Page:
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Bexhill marks Queen Victoria's 200th anniversary

THE star exhibit in the Museum’s Costume and Social History gallery, a mourning dress worn by Queen Victoria in 1892, was once used for dressing-up games, the donor has revealed.

There was laughter in the gallery as in the presence of fellow members of her family, Jean Barnett described the fun and games she had enjoyed as a child.

Later she said: “It was so big that two of us could get in it and then wrap the rest of it round us!”

The full importance of the garment, obtained by the family in lieu of a debt and since donated by them to the museum, was not appreciated at the time. Now it is carefully conserved and has been the subject of in-depth study by archivist and costume researcher Natalie Tilbury.

A special event was staged on Saturday, May 25th to mark the 200th anniversary of Queen Victoria’s birth.

Guest of honour at the event was Michael Foster, a Deputy Lieutenant of the County.

Next to the display case bearing the dress Queen Victoria wore for the funeral of her grandson the Duke of Clarence is Mr Foster’s donated dress uniform in his former role as High Sheriff of the county.

Introducing guests, museum curator Julian Porter said the amalgamation of Bexhill Museum, founded 105 years ago, and the former Museum of Costume and Social History founded by Christine Portch and Isobel Overton (now Bader) in 1972, meant that the Egerton Road premises now housed a notable costume collection. This had its origins in Mrs Portch’s former Thalia School of Speech and Drama.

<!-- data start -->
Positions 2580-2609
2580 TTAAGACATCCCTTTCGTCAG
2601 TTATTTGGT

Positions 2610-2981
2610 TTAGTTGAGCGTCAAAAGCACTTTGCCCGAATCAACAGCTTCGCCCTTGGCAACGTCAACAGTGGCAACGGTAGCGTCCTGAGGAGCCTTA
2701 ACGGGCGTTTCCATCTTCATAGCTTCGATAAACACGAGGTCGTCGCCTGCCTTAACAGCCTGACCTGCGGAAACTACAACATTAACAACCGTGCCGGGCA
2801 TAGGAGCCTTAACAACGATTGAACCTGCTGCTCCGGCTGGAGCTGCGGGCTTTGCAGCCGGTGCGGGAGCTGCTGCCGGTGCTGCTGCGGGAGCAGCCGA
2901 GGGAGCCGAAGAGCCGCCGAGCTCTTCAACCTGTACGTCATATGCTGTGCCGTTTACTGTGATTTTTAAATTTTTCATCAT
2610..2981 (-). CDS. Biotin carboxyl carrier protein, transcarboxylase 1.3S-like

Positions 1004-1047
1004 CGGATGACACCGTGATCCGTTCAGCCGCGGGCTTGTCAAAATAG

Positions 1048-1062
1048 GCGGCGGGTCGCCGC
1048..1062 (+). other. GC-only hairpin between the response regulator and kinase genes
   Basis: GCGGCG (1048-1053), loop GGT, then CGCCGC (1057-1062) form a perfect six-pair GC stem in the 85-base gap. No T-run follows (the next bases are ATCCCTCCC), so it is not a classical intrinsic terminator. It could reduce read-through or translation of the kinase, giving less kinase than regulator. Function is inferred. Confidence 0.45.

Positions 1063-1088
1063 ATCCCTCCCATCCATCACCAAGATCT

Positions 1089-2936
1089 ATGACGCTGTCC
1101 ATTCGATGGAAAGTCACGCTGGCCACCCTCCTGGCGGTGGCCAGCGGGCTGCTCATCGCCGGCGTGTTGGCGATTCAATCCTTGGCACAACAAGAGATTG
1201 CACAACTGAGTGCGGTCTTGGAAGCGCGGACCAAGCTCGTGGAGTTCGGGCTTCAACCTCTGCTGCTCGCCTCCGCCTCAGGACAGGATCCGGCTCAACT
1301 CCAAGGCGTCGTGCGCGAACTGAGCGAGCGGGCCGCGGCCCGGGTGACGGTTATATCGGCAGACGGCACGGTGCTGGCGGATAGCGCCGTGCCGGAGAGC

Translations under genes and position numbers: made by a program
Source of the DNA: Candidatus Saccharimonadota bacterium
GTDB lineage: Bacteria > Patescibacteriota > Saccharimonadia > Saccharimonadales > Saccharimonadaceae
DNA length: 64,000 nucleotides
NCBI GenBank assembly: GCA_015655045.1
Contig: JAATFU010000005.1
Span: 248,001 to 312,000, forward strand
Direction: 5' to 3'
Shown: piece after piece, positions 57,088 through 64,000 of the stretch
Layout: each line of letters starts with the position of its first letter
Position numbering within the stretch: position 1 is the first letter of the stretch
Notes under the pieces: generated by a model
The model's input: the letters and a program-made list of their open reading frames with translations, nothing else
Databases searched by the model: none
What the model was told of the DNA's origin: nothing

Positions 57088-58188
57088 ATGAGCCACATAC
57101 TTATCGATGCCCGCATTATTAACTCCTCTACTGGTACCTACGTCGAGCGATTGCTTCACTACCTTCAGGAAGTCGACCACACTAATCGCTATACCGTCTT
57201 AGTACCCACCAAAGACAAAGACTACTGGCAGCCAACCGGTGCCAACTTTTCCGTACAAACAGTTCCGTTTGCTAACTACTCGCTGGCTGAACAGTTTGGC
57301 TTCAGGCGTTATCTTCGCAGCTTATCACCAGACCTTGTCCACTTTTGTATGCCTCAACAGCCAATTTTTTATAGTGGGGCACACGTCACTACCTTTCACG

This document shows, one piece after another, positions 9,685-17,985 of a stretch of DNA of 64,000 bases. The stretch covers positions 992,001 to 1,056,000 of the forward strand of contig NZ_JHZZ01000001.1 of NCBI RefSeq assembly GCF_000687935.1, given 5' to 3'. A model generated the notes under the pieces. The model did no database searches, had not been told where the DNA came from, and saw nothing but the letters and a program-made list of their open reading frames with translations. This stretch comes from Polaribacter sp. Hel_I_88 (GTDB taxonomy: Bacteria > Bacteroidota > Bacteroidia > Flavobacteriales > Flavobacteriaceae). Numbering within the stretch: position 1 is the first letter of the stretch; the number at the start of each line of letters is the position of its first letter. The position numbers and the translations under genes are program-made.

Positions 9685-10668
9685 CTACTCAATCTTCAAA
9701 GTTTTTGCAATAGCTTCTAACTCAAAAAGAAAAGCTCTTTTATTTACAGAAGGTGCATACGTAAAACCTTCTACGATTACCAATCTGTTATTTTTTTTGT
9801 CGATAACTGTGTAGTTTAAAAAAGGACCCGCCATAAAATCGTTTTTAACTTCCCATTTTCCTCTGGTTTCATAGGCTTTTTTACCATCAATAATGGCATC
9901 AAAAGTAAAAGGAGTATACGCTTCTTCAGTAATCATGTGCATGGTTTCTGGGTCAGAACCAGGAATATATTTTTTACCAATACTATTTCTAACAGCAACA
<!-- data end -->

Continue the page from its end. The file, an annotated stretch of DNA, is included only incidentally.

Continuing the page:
He welcomed the Deputy Lieutenant and Mrs Rosemary Foster, Jean Barnett, her son Robin and grandson Oliver, together with Christine Portch’s son Stephen and his wife Janine, Natalie Tilbury and Dr Shelly Katz and other family and friends of the costume museum’s founders and former costume museum curator Pauline Bullock and her husband Stanley.

He said the Old Town museum had opened in a notable year.

The earliest written reference to Bexhill had been the granting of a charter for the building of St Peter’s Church in AD772. The museum had formed part of the town’s 1200th anniversary celebrations,

The Deputy Lord Lieutenant revealed that he owed a debt of gratitude to Christine Portch and the Thalia School for aiding his speech-making as a lawyer and former MP.

Natalie Tilbury told the assembly she had become aware of Bexhill Museum’s remarkable collection when she studied the history of art. It had been an immense privilege to research the history of Queen Victoria’s dress.

Briefly outlining Queen Victoria’s long and distinguished reign, she emphasised the importance placed in Victorian society in marking the period of mourning after a family death – though in the queen’s instance this extended for four decades after the death of the Prince Consort.

Guests at the event organised by Georgina Bradley and Stella Hales-Morris later enjoyed a strawberry cream tea in the Education Room.

Natalie Tilbury gave a further talk for the benefit of members of the public during the afternoon.
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